Honing verbal skills before an interview

Morgan McKinley November 15, 2017 3 mins read

In the interview process, we’re expected to use our verbal talents to display our achievements, accomplishments, strengths and potential.

Before the interview, you should make a point to train your eloquence and put a few final touches on your verbal skills. Add these five points to your bag of interview tricks and watch your success rate start climbing:

Know your audience

Most interviewees have the wrong idea that interviewers are against them and appointed to find out their faults. Truthfully, most interviewers don't think of themselves in this way.

What a company expects from their interviewers is to find suitable candidates.

If you are suitable for the job or you believe you are the right person, there is one thing you need to keep in mind: the interviewer is with you, for he is looking for someone just like you. In terms of filling the open position, the interviewer is more anxious than you are,because it’s his duty.

Why do so many candidates put themselves at odds with the interviewer? One reason is misunderstanding; and another reason is the lack of confidence.

Be confident

You’re an excellent candidate—why on earth would you panic before an interview? I once knew a top-notch professional who had a chance to work at the best company in the industry. In the interview, however, he was a nervous wreck, and threw away the excellent opportunity. If you’re not confident in yourself, how can the interviewer have confidence in you? Only confidence can win trust.

Prepare your self-introduction

Can you give an outstanding self-introduction in three minutes or less? Unfortunately, 80% of interviewees are only able to provide a dry recitation of their resume. Not only does this waste time, it wastes an opportunity to leave the interviewer with a great first impression.

Take an example: Miss Wang is a graduate of Qinghua University. As a graduate student, she participated in six big scientific research projects and was the leader of three different clubs on campus. Her self-introduction, however, left the interviewer expressionless and bored. If you want interview success, don’t fall into the same trap Miss Wang did—refine your self-introduction.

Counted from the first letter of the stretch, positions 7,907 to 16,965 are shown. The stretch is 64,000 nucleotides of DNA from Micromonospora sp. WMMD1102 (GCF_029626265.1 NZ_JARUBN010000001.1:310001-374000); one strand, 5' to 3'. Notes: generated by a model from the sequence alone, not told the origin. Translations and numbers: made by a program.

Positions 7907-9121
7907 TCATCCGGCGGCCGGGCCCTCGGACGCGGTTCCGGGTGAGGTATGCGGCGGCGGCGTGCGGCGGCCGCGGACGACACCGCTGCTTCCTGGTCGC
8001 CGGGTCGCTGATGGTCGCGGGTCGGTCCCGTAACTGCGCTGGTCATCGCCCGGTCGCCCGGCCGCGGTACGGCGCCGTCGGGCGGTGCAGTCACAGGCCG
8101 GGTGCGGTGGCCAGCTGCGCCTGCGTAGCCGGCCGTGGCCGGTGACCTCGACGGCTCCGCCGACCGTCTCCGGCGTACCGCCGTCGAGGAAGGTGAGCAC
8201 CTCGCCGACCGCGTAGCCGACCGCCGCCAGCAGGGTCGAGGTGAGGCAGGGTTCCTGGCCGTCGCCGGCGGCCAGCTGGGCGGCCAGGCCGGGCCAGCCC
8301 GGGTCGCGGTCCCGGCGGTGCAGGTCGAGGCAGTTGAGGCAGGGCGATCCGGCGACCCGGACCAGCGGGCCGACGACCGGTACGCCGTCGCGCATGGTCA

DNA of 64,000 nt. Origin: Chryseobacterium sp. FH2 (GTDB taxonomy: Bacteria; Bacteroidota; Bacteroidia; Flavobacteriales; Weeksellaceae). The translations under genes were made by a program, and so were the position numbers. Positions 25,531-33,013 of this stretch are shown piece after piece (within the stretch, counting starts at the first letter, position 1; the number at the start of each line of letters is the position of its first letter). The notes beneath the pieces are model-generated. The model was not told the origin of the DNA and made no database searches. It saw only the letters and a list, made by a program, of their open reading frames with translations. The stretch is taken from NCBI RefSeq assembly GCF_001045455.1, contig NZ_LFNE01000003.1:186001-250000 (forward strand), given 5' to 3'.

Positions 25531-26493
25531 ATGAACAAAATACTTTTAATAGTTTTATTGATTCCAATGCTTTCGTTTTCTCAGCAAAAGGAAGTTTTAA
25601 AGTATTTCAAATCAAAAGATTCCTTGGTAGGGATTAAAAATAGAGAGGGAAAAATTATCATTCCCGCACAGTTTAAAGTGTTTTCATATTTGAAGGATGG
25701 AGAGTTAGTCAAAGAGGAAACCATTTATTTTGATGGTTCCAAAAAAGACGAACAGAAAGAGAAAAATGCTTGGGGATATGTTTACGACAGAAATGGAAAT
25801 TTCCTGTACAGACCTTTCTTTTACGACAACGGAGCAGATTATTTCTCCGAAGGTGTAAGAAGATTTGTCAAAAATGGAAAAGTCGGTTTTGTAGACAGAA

Display your views

As the interview comes to a close, interviewers will give you a chance to ask questions or share opinions. In leaderless small groups the opportunity to express yourself is even greater.

At this point, you may be nervous of talking too much and end up letting out only a few well-measured sentences. Your views, however, can include suggestions and opinions—even attitudes and ways of thinking. Expressing your ideas properly wins you more opportunity

If you can’t express your ideas properly, you are nothing but a passive answering machine. To achieve a successful interview, you need to learn to demonstrate your ideas decently.

Excel at answering questions

80% of the interview process is spent answering questions. In your answers, you demonstrate to the interviewer your overall strength and development potential. Whether or not you can answer questions well directly affect the outcome of the interview. Memorizing standard answers and trotting them out for the interviewer will only show off your mediocrity. Your response to the interviewer should not only be decent and meet the company’s demands, but keep your personal style as well. Most employers are looking for someone who meets the demands, enjoys teamwork and has his own personality

When responding to questions, please remember: your answer should suit the company’s needs, and at the same time, display your personal style.

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